We arrived in Tossa dumped our stuff and headed to Lloret. It was like an adult Disneyland for us. Awash with colour and young brits, house music pumping joyously from every club. It was as if a shoal of exotic fish had landed on the streets of Spain. The Brit kids looked magnificent. It was the summer of day-glo tops and faded jeans with multicolour kickers. The Germans and Scandie kids stuck out still dressing like Jon Bon Jovi and that other awful band Europe. We sniggered behind our Polo-Ralph Lauren polo tops at how out of fashion they were. Football became the universal language for lads. 'Who are you?' would be the question, Sunderland, Lincoln, Brizzle Rovers' would be the replies. I loved it. Football then was the preserve of mostly very young working class kids. There was no Sky, Prawn sandwiches...Italia 90 hadn't happened. We were still the outsiders. It made you strut when you walked. You were 'football'.
I could get served too! Seriously, without even an eye blink waiters from all over Europe gave me what I wanted. Lager, Wine, Shorts...didn't matter they handed it over. I couldn't hold it that well, but who cared I could ask a girl what she wanted and then confidently stroll up to the bar and bring it back. I was a man for the first time in my life. The Manc girls had some lads with them too. School mates of their who have now become lifelong friends. You understood for the first time that lads who'd have been in a different end on match day were just like you. They liked the same music, had the same sense of humour and dressed the same. We were all of the that great tribe...the young British male. And the girls? It was suddenly all different. I suddenly realised my accent was a massive bonus. I talked like the cliched Welshman. I sang as a I spoke. I used words like 'butty' for friend and 'lush' for good without thinking. And they loved it. They told us we sounded like Tom Jones. We laughed. He was someone I folks spoke of but we didnt care. We suddenly started asking for 'It's not unusual' in clubs and they played it (it's a GREAT club song) and the place would cheer and we'd dance like madmen on the podiums...it was our national anthem. I suddenly realised being Welsh made you different, a bit exotic and that's what everyone was after: something a bit different. People with different accents. We suddenly began collecting addresses. Road Trips to Manchester, Leeds and Newcastle when we got back would now be key. We were peering over them mountains and damn, it felt good.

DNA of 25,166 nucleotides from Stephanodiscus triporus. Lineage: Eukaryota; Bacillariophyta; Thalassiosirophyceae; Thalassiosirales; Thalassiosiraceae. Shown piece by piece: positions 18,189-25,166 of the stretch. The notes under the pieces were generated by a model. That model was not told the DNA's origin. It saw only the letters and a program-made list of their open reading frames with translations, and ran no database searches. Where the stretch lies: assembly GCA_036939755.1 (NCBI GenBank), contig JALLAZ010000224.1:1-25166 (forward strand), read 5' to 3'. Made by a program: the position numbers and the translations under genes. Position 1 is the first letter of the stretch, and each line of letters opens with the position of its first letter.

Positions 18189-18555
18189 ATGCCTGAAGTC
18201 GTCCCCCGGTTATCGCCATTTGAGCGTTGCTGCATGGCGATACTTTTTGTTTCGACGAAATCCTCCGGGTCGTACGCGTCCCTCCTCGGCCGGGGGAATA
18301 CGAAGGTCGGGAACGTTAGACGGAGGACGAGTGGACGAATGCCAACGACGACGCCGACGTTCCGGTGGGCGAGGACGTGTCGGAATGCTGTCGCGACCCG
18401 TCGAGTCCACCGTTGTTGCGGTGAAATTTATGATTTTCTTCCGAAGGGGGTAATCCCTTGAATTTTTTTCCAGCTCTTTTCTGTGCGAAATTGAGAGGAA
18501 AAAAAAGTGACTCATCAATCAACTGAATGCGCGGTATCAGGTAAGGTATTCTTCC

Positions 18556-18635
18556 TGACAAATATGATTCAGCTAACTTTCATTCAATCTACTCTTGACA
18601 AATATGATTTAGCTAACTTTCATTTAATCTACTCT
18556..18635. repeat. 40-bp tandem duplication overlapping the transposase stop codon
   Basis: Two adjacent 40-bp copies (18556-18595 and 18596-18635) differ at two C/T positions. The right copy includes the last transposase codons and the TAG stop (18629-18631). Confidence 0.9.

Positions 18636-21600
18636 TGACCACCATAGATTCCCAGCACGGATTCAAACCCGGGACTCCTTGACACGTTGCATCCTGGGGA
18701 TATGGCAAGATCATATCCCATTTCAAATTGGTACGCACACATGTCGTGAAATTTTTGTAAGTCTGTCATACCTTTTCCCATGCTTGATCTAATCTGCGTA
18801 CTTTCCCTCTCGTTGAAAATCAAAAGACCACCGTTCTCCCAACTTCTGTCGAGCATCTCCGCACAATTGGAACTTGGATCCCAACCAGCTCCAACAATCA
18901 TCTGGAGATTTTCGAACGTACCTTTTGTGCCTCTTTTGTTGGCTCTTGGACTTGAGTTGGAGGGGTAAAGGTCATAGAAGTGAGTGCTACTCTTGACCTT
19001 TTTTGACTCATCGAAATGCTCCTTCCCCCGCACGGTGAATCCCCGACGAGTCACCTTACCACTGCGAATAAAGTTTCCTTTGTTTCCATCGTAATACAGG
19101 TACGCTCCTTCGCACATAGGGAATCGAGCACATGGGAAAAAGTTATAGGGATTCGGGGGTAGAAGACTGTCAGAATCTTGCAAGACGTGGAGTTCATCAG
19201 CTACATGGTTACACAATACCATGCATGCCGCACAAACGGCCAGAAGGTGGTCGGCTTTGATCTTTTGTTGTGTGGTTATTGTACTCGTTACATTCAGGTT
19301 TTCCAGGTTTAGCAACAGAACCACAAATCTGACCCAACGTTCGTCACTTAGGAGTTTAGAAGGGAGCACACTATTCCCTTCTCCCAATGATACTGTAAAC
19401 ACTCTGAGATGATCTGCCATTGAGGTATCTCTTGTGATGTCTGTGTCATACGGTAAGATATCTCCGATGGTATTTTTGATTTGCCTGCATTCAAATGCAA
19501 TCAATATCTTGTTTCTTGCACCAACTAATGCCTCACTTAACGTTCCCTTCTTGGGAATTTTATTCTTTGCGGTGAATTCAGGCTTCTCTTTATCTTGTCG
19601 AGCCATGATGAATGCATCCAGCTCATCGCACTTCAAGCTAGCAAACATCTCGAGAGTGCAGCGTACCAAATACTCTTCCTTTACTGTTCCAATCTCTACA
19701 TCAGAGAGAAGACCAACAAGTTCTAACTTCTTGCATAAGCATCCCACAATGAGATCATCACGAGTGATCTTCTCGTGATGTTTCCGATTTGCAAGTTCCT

For six days we partied like it was 1999 and then some more. We slept a few hours in the days and then hit the bars for 5pm and staggered into bed 8am the next morning. If we were lucky. One morning they'd let the Alsatian loose in our apartment foyer and so slept on the curb outside. The three of us and three girls who heroically stayed with us rather than doing the sensible thing and going home. One of the Manc girls and me became a bit of an item and I spent the last three days with her. I loved the fact she spoke is a Northern drawl and changed an 'e' in things into an 'o'. "Manchestor" I'd make her say, and she'd giggle. Then she'd ask me to speak Welsh and I'd make things up and she's giggle some more and I felt like Burton in Hollywood. I was living the life.
I've never known such a crashing depression as when I got home. My father remarked I was paler than when I left. He was right, I'd seen no sun. I'd slept in the days and been out all night. And this is what the In-Betweeners got right. They got that reckless excitement that you only have at that age when you're with your mates for the first time on holidays abroad. No parents, no teachers, no rules. You can do what you want. As some posh fella said in Oxford Uni once....'Bliss was it to be alive in that dawn....but to be young was very heaven.' Amen to that butty.